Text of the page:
The biggest Al Qaeda plot the FBI claimed to have foiled in the years following the 9/11 attacks involved no weapons, no plot, and no Al Qaeda. Instead, the vague, implausible threat by a group of construction workers in Florida to blow up U.S. buildings, including Chicago’s Sears Tower, was mostly the making of the FBI, whose undercover operatives sought out the men, promised them money, and coached them over months to implicate themselves in a conspiracy to commit violent acts they never actually intended or had the means to carry out.
The “Liberty City Seven” case — known by its connection to the poor, violence-ridden Miami neighborhood where the men involved lived — was the most high-profile FBI investigation of a supposed terrorist cell after the attacks in New York City and Washington, D.C. It came as the bureau, which had failed to act on intelligence it had received before 9/11, faced enormous pressure to predict and stop the next attack, setting off its transformation, in the words of former Deputy Director John Pistole, “from reactive crime-solving agency to preventative national security agency.”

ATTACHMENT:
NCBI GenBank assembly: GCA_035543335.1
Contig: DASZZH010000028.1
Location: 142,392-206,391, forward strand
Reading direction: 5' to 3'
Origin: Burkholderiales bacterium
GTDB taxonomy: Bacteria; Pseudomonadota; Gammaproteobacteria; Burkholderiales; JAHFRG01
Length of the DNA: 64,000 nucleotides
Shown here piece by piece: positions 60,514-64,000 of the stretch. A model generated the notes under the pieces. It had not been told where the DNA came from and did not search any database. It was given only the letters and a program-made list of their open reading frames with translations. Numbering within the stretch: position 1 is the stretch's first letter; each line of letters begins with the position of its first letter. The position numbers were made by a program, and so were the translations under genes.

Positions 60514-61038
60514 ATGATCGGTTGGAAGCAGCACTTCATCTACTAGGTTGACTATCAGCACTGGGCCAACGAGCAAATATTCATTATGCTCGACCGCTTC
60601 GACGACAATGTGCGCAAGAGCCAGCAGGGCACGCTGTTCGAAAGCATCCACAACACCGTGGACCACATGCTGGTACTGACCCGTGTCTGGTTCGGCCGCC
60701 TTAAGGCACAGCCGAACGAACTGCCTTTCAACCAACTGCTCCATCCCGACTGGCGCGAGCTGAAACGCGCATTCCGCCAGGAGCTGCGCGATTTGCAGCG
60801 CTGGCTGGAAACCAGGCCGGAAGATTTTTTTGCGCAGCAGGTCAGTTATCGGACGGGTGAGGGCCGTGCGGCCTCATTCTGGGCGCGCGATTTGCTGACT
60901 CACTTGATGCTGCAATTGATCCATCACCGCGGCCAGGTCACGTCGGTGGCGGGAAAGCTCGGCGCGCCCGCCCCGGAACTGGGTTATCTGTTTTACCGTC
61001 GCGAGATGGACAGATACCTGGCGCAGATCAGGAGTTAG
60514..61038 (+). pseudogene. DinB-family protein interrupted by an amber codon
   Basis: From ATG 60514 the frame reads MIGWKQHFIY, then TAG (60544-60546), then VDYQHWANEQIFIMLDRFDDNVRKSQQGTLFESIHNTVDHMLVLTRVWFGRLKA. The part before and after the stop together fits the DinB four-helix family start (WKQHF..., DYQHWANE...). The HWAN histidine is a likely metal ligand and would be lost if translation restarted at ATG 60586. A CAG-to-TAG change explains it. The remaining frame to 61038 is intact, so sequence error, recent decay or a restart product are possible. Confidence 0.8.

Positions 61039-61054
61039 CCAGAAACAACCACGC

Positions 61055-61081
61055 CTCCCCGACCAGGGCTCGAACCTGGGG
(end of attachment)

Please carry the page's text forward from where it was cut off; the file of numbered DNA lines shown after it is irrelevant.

The ordeal of the seven Black men, most of them Haitian American, who were manipulated by two paid FBI informants into pledging allegiance to Al Qaeda is recounted in a new Frontline documentary, “In the Shadow of 9/11,” by British director Dan Reed.
“It was kind of really absurd, almost unbelievable,” said Reed, who has previously directed…